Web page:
Opening the app, Coast presents you with an almost iOS home page feel with pre-set content bookmarks laid out in groups of icons. You can, of course, reorganize any of these icons, as well as add new ones. The “For You” section is populated with content based on your interests and gives an even more visual search experience.
The icing on the cake here is the content sharing functionality. By clicking on what looks like an envelope icon in the bottom left corner, you will have a custom image with background photo and copy created for you instantaneously. From here you can share out to all of your social networks.
Opera Coast feels like the way web browsing on a touch device should feel, making it a definite contender for the best browser for iPad.
Opera is one of the best-regarded browsers on desktop, so it’s little surprise that you can find Opera apps on iOS, Android and Windows 8.
Now on version 14.0, Opera Mini for iPad has some unique features.
For example, Opera Mini promises to save data usage by 90% — handy if you’re on 3G or 4G. Depending on your use-case, you can adjust your data savings with one of three pre-set options.
Speed dials are another unique feature to Opera. Always only one click away (icon found in toolbar), these speed dials, found when you open a new tab are essentially visual bookmarks where you can quickly access your favorite web sites.
The Opera logo at the top right lets you view bookmarks, history, edit the browser’s theme, save a certain page and dive into settings or data usage.
The last feature is particularly interesting as it told me that I saved around 67% of data per browsing session.
Opera Mini is a useful app with some neat features and it has come along way in user experience and design in recent years. Compared to Safari and Chrome, Opera offers a comprehensive browsing interface with added features that help it stand out.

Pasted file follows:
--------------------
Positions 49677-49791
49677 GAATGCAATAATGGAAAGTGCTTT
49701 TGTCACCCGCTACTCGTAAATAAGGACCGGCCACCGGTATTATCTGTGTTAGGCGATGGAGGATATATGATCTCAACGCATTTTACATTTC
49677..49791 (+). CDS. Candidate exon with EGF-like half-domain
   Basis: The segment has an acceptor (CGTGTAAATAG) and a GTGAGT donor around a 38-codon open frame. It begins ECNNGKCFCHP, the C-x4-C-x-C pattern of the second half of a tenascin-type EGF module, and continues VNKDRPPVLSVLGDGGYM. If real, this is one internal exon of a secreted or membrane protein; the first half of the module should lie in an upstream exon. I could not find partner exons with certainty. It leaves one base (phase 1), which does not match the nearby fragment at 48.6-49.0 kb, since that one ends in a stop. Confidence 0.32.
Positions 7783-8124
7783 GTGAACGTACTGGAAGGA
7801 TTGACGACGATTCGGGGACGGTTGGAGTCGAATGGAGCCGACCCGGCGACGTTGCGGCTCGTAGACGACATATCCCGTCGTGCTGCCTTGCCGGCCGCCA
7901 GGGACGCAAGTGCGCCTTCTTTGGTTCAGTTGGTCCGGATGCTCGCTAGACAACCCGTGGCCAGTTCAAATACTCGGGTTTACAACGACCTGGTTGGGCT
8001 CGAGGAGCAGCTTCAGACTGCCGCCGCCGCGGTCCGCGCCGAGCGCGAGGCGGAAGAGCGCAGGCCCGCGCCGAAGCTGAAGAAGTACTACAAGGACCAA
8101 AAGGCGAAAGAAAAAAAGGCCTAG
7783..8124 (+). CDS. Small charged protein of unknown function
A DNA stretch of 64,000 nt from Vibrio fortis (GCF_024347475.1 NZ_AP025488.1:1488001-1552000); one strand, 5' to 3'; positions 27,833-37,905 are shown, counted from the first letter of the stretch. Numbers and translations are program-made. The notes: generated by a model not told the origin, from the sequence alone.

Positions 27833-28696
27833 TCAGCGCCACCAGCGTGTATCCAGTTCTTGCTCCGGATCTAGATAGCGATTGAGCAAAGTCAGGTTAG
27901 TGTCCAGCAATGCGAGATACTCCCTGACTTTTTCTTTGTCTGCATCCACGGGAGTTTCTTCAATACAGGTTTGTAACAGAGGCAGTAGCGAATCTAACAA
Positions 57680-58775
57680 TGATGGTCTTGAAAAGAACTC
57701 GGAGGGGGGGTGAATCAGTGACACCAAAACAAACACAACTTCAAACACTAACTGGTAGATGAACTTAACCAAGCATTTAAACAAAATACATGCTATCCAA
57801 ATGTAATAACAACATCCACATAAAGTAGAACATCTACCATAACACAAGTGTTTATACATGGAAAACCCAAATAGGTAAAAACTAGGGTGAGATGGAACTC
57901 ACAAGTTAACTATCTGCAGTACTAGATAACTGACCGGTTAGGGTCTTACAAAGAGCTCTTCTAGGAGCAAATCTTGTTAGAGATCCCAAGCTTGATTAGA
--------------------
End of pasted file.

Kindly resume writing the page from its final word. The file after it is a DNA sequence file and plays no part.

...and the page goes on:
Though many people browsing the web on their iPad will likely default to Safari or Chrome, there are lots of alternate, lesser known options that are still very solid. Puffin is one of those options.
Opening the browser, you’re greeted with a Pinterest-style layout of top news stories and articles. Although Puff doesn’t show you who the publishers of these articles are, I found this to be a great way to jump in and start finding content. For people with short attention spans (like me) however, this can be a distraction when you come to the browser for a specific task.
The pop-up menu at the bottom of the browser is very user-friendly and gives you access to all of your settings and sharing capabilities. However, I’m really curious about the mouse function. Not sure why, or who, would want to drag their finger around a virtual pad to simulate a mouse.
Depending on how you use your iPad, you might want a browser that is extremely easy and intuitive to navigate, or you might want something that is a little more feature heavy with innovative features that help you get that job done. Either way, there are some good options out there for you.
Didn’t see your favorite iPad browser, let us know in the comments below!